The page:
When was the last time someone asked how you, the caregiver, are doing? I’m rarely asked that question and I’m wondering if it’s just me.
Almost everyone who knows my husband always asks, “How’s Gar doing?” I keep it short because the real answers aren’t what many really want to hear. I sometimes want to say, “he’s disappearing from me more and more each day.” That I miss our old life together. That his everyday skills are getting more difficult to do and I spend much of my time re-doing things he has tried to do. I don’t know why I want to tell the truth. Maybe it’s because each day can be a challenge and because I seem to be able to “handle” things myself, daily life LOOKS the same each day but in fact it is not. Maybe I want to say that I could use some help but I’m not sure what they could do to help. Maybe I just want to be on someone’s radar.
Please don’t misunderstand me. I don’t want to sound ungrateful when they ask how he is doing. I’m pleased that he is in their thoughts and that they are concerned about him. I am also not seeking out unnecessary attention.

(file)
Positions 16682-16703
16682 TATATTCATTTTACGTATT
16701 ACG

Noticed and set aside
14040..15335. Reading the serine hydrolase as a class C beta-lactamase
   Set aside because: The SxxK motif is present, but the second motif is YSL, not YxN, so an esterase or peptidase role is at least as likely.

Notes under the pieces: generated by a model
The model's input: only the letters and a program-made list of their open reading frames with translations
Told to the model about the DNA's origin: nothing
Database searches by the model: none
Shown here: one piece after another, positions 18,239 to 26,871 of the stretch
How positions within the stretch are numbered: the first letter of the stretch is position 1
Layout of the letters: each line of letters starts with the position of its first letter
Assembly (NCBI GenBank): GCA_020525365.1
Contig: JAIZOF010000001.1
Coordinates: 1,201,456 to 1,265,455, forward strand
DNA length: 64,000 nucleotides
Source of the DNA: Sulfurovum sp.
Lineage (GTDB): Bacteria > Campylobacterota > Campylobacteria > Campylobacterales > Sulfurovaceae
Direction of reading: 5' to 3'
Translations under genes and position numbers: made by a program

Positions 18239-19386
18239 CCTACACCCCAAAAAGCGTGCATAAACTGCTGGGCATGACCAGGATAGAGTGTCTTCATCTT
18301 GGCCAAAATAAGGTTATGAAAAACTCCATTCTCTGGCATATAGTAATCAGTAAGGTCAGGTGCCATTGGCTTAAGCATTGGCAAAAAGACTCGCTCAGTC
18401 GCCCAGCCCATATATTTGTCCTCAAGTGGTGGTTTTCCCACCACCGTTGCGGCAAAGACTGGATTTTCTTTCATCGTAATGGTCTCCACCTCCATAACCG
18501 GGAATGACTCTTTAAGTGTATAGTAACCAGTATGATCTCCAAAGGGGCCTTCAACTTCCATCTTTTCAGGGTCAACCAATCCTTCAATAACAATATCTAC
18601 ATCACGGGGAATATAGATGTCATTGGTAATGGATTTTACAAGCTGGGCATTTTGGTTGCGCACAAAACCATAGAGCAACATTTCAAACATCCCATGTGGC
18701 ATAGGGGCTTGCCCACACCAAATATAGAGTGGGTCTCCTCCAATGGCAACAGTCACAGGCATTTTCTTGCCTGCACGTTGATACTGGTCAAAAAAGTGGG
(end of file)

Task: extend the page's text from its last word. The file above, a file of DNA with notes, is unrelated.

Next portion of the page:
I have a few wonderful friends who do ask how I’m doing. One in fact texts me if she hasn’t seen me or talked to me in a while and I love getting that text. I want to be visible as an individual and not solely as a caregiver. Don’t get me wrong — I don’t want to give up my job as caregiver but I also don’t want to morph into an abstraction of myself.
As caregivers we reap the benefits of being of service, in a very personal way sometimes, to those that we love. But as the disease/disorders/illnesses rob our loved ones of the spontaneity, intimacy, and active partnership we once had, it also robs us as the caregivers. Our world changes differently than those that we are caring for. We are doing double duty by trying to care for them and ourselves, think for them and ourselves, prepare for them and ourselves. It may look seamless to others but for caregivers it can be grace under fire. It takes a lot out of you and can age you faster than the person who you are caring for.
So here’s my plea: if you know a caregiver don’t assume that they would ask if they needed help. Send the Bite Squad over with a fresh meal, pool resources from friends to gift a massage, take the person receiving care to the movies or a park for the afternoon, flowers are also nice as well as cards and texts. We just want to be visible and on your radar.
“We are doing double duty by trying to care for them and ourselves, think for them and ourselves, prepare for them and ourselves.”